While the route information shown on the Keystone Mapping Project comes from the Nebraska DEQ, the water and gas wells locations (view on Google Earth) come from the Final Environmental Impact Statement published on the Department of State website. Visitors to KMP will notice that, in many cases, water and gas well routes, chiefly in Nebraska and North Dakota, do not follow the Keystone route. These well locations follow alternate routes TransCanada is considering.

According to TransCanada’s Nebraska Reroute Report (click to download), the Keystone XL is a fait accompli. To quote the report:

In January 2012, the DOS announced its determination that the project – as presented and analyzed at that time – did not serve the national interest. The determination was based not on the merits of the project, but on the rationale that the time provided by Congress for a decision was not adequate to complete the National Interest review of the project. Specifically, the DOS stated that there was insufficient time to develop and assess information regarding alternative pipeline routes in Nebraska.

Thus, according to TransCanada, Congress feels the merits of the Keystone XL are sound, they simply haven’t had the chance to fully assess it.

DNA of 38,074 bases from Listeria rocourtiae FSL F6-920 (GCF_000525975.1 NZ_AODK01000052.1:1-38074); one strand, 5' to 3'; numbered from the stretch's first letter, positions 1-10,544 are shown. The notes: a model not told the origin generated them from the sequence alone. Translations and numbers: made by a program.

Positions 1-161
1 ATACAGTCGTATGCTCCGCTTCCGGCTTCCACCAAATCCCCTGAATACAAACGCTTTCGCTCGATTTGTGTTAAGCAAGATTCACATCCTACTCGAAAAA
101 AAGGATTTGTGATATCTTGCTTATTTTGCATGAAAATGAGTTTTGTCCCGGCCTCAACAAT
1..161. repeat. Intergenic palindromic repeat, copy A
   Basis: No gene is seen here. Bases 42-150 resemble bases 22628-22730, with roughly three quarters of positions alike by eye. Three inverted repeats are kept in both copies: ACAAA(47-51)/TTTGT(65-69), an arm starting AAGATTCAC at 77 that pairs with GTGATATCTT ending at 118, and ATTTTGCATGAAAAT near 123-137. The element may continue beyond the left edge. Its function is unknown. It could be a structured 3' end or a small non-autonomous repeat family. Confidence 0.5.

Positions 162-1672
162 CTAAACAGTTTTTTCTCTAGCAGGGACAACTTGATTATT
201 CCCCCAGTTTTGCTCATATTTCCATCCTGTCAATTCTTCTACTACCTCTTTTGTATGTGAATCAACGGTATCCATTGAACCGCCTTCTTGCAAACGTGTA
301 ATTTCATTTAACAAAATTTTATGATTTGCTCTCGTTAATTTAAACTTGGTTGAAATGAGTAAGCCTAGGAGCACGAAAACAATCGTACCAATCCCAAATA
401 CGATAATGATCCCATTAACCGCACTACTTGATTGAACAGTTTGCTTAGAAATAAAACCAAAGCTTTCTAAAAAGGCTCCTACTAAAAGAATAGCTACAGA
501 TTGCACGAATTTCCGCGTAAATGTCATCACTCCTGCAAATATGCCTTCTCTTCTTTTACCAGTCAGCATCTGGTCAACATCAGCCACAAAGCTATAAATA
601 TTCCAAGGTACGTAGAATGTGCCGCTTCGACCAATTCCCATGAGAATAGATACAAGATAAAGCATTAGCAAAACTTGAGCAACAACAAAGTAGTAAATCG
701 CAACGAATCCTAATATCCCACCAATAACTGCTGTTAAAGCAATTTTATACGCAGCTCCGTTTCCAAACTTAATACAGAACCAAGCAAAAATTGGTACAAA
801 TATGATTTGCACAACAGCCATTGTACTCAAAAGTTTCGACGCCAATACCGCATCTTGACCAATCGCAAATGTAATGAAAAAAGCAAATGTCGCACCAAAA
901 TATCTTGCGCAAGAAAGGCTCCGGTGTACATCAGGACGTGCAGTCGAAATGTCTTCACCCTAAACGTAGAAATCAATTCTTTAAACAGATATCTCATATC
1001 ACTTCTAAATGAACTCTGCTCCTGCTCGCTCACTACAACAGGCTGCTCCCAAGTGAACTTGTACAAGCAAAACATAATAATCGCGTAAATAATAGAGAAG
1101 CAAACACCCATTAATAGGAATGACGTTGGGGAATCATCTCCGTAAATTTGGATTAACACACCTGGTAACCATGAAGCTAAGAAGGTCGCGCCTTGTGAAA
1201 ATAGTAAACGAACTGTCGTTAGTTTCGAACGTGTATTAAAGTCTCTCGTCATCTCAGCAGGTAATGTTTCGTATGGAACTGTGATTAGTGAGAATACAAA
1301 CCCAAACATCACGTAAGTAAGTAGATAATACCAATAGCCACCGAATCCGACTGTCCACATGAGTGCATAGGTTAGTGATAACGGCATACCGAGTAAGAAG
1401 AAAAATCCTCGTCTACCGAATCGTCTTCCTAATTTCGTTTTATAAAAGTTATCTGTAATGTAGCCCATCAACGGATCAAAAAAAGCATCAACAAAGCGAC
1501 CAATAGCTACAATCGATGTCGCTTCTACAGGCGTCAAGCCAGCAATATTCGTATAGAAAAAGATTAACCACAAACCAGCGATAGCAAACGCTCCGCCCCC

The TransCanada document, dated April 18. 2012, also states that the Nebraska legislature authorized NDEQ to review alternative Sandhills routes on April 11. It should not surprise readers that, with the speed at which these documents are published (one week in this case), basic information by which to make a proper evaluation is missing.

In the case of the Nebraska reroute, the proposed corridors are 2,000 feet wide – over one-third of a mile wide (By comparison, the proposed Montana corridor is 500 feet wide). With that amount of latitude it is difficult to understand how landowners are to determine if they are subject to the right away, let alone where the pipeline will cross their property. Further, how is the community to determine impacts if they can’t pinpoint the route?